We went from days in the mid-70°s F and nights in the high 50°s F to 90° F days and mid-70 ° F nights with high humidity. I am watching Lucy closely for signs of heat stress. It hasn’t been that long since she recovered from her cold, and she is still weaker than the others.
Lucy is the cover girl for heat stress. I notice beaks open on several of the girls, but Lucy is panting and holding out her wings trying to cool herself. I don’t like the look of her, so I decide to give her a break by bringing her just inside the garage for a snack. The garage feels air conditioned, insulated by the house above and cool cement slab below. I leave the door open behind her and let her eat some scratch from a colorful Frisbee toy turned over and used as a plate. After a while her breathing settles down, and I take her back out to the yard.
I noticed last night that the girls didn’t all roost on one pole as usual. It was three up on the top perch and two down on the bottom one. I have installed the clip fan in the house and directed the flow of air downward toward the waterer. It is noticeably cooler there with the air blowing across the water in the font. I don’t like to create drafts on the hens when they are roosting, but this will circulate the air near them at floor level. I will also direct air toward the nesting boxes. The fan isn’t strong enough to create a strong draft but is enough to move the air a bit and provide some relief.
The gals prefer to congregate in the yard. The yard is open to the south, but there is always some shade that they can retire to during the day. I keep a second font of cool water in the yard so it is always easy for them to drink without moving around too much. I also note that they have been digging holes in the dirt of the yard, creating cool hollows to lie in. Clever Girls! I empty the outdoor font in the yard when I renew the cool water so there is always a cool place for them to dig.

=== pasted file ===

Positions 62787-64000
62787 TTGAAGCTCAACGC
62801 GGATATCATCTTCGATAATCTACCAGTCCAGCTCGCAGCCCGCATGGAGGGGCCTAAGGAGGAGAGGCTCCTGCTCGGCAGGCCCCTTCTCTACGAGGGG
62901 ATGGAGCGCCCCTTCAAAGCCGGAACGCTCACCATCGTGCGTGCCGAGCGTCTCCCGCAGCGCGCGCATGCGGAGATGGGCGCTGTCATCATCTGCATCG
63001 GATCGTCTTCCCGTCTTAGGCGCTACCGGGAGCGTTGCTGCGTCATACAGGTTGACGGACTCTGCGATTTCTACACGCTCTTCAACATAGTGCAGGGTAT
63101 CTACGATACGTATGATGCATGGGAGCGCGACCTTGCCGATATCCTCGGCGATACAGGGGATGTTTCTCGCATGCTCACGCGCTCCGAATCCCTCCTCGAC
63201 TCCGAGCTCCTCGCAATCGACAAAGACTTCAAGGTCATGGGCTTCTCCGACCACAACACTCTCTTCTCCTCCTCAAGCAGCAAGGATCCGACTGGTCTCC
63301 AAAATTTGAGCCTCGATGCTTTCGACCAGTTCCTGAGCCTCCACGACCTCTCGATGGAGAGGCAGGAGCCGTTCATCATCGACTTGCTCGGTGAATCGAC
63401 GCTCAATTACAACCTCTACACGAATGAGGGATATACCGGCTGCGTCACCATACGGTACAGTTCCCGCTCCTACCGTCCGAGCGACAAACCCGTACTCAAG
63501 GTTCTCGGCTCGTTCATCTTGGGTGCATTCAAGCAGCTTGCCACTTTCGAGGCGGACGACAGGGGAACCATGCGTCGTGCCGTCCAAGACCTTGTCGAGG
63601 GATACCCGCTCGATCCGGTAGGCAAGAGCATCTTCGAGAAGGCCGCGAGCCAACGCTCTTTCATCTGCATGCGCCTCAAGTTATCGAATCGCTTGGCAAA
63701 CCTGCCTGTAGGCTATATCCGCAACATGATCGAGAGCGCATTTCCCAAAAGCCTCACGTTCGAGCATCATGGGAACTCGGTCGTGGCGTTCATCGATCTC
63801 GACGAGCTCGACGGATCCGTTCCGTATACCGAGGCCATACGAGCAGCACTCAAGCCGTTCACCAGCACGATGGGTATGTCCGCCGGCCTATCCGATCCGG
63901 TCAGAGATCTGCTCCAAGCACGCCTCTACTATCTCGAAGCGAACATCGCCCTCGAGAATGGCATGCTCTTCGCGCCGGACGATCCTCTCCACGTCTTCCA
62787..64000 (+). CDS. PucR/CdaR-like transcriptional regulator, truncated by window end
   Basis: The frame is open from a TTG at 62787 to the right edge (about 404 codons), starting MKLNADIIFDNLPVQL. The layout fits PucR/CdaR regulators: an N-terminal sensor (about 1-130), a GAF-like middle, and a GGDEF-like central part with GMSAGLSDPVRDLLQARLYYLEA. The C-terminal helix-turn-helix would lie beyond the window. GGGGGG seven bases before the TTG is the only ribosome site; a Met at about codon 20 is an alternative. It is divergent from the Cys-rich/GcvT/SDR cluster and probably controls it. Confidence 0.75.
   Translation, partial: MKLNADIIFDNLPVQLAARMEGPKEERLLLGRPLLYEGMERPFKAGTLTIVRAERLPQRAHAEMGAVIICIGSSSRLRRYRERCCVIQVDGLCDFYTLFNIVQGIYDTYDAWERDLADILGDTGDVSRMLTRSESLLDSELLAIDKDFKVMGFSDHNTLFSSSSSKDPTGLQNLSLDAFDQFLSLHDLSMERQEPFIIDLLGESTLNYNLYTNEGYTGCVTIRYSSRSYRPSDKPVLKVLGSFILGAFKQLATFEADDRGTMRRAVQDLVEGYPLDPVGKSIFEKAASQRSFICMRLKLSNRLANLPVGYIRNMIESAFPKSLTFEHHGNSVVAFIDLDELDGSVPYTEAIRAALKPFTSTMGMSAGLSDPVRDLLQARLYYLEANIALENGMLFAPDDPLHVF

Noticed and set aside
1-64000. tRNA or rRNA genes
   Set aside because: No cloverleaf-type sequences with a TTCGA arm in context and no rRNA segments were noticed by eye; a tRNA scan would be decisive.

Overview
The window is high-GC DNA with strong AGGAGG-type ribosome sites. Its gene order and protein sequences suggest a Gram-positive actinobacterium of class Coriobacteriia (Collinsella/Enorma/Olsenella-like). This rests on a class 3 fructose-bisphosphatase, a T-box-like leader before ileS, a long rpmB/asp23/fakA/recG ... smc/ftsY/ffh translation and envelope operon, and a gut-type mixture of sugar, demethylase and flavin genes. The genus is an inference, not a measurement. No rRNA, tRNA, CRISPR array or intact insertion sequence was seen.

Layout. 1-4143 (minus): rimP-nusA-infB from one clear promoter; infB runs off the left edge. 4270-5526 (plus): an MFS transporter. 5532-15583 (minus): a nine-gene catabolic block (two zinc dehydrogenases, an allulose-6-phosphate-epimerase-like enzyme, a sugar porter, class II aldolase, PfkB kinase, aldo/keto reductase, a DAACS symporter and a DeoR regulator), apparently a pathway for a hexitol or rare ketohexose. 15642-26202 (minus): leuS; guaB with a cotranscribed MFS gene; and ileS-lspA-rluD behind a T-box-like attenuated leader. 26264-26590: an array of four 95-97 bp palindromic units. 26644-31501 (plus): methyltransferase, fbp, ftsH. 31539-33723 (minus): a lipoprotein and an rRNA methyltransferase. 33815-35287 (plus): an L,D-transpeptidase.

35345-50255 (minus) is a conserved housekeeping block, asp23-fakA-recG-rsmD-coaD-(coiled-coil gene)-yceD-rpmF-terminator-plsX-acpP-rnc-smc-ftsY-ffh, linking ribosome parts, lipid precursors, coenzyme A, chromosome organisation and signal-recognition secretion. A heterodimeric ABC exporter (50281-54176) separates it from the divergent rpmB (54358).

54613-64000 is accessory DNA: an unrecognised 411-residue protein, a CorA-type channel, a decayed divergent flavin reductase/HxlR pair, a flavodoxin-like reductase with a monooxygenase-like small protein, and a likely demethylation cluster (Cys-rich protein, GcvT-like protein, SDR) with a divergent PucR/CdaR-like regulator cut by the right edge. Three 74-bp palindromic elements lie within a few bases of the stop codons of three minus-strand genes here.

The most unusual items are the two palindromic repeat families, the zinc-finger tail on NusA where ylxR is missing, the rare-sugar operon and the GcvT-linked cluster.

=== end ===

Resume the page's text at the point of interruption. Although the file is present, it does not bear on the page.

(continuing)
They always have access to the coop if they wish. I keep all the windows and vents open in weather like this, closing the windows only late at night when the temps drop. The peak vents are always open once the weather warms. There are eave vents along the entire north and south sides of the coop, peak vents to east and west, and windows that open (hinged from the top) to the south and east. If there is breath of air passing through, this coop will welcome it. The time and effort we put into researching, planning, and building the hen house pays off in the extremes of heat and cold we experience here in the temperate zone (although there doesn’t seem to be anything temperate about this weather)! Stay Cool. Begonia
Classic overheated bird--panting with wings held away from body. I don't worry about panting but don't like to see the wings spread.
Extra Source of Water in the Yard
I renew this water periodically on very hot days. Chickens drink more when the water is cold. I also pour the water onto the yard in shady spots to create cool ground for them to scratch up.
The girls dug this hole to sit in. It is in the shadiest corner of the yard.
Vents and Fan
Air movement through the coop is so important! The eave vents are all open in this picture and the fan is moving air around a hen in one of the nesting boxes.
The Coop with All Windows Wide
All the windows are open to admit air--even though it is still hot. I will close the windows later in the night for added security even though the stout screening over the window openings is built into the framing of the coop. Coons are amazingly strong and determined.
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